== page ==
Australian guitarist Plini may well be one of the newer names within that scene, but although he’s only two albums in, he’s already one of its brightest-burning stars.
“If I told you the secret to making good instrumental music, it wouldn’t be a secret,” Plini tells us. “But I think for me, the key is focusing on the ‘music’ part, rather than the ‘guitar’ part. Of course, there will be moments where I want to remind the listener that I’ve spent almost 20 years playing guitar in my bedroom, but mostly, the goal is to use guitar proficiency as one tool among many to find meaningful emotions to express and stories to tell.
“When I was getting into the electric guitar, I got the Anthology compilation albums of Steve Vai and Joe Satriani, and that sent me on a wild journey. Between those two, there are many examples of just about everything that can be done technically, tonally, harmonically... and all within the context of great songwriting. More recently, Animals As Leaders and Tigran Hamasyan have inspired me to always look for new musical territory to explore.”
LISTEN NOW: Electric Sunrise, Papelillo
9. Omar Rodríguez-López
Though the At the Drive-In and Mars Volta guitarist is mainly known for music with vocals, a sizable portion of his solo material actually falls under the instrumental bracket.
His take on the six-string is one that’s very different from the other players in this list, with more of an emphasis on effects and ambience as colors to create moods.
His 2010 album with John Frusciante in particular is a potently psychedelic affair, twisting acoustic and electric atmospheres into kaleidoscopic lullabies that ease the listener into stupendous, otherworldly delights.
LISTEN NOW: Zim, O
10. Eric Johnson
Though he’s not always been strictly instrumental over his career, Eric Johnson’s impact on music with the guitar at the forefront cannot be overstated.
Emerging during the mid-’80s, at a time when guitar acrobatics and breakneck speeds were very much the plat du jour, Johnson chose to focus more on the melodic content of his creative endeavors – drawing heavily from his knowledge of chordal theory and blues scales.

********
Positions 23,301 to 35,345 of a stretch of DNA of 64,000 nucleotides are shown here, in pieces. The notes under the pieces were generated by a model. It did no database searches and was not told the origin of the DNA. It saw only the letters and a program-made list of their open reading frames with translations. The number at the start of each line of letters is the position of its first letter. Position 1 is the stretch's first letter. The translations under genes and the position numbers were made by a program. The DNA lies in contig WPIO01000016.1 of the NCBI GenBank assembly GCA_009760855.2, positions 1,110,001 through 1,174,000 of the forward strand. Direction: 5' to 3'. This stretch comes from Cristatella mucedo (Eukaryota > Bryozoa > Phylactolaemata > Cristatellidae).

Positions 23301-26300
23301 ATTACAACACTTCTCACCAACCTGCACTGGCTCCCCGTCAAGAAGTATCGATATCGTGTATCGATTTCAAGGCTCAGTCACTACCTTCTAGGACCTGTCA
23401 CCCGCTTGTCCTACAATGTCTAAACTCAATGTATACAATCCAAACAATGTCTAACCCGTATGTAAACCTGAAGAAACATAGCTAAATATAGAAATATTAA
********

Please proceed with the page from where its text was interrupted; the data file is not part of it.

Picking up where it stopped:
However, that’s not to say his approach is minimalistic by any stretch. His mastery of two-note-per-string pentatonics at high velocity is staggering, which is why albums like Ah Via Musicom and Venus Isle have become a huge source of inspiration for modern blues players like Joe Bonamassa, Eric Gales and many more.
“When you look at a piano, you see more of an unlimited potential,” he once told me. “[Guitar] seems smaller and more confined. The fretboard looks tiny compared to an 88-key piano. But we can decide how much we adhere to those confinements by pushing outside of them.
“If you listen to piano players, you can figure out their voicings and recreate it on guitar. You can push things wider than would apparently seem possible by imagining at the fretboard as something that is unlimited.”
LISTEN NOW: Cliffs of Dover, Manhattan
11. Nita Strauss
Though she cut her teeth playing in the Iron Maidens, which led to a spot in Alice Cooper’s band, it feels like Nita Strauss’ true arrival came in 2018 when she unveiled her instrumental solo debut, Controlled Chaos.
Fusing elements of metalcore with a neoclassical shred style that cheekily nods to her family roots – with ties to Austrian composer Johann Strauss on her father’s side – she’s become one of the most prominent guitar heroes of the modern age.
Her second album, slated for release later this year, will see her switching things up a bit with an even split between instrumentals and vocal-led pieces, including last year’s Dead Inside with Disturbed frontman David Draiman.
LISTEN NOW: Alegria, Our Most Desperate Hour
12. Julian Lage
Since releasing his Grammy-nominated Sounding Point debut in 2009, California guitarist Julian Lage has gone from strength to strength – establishing himself as one of the most talented and prolific jazz players to emerge in recent times.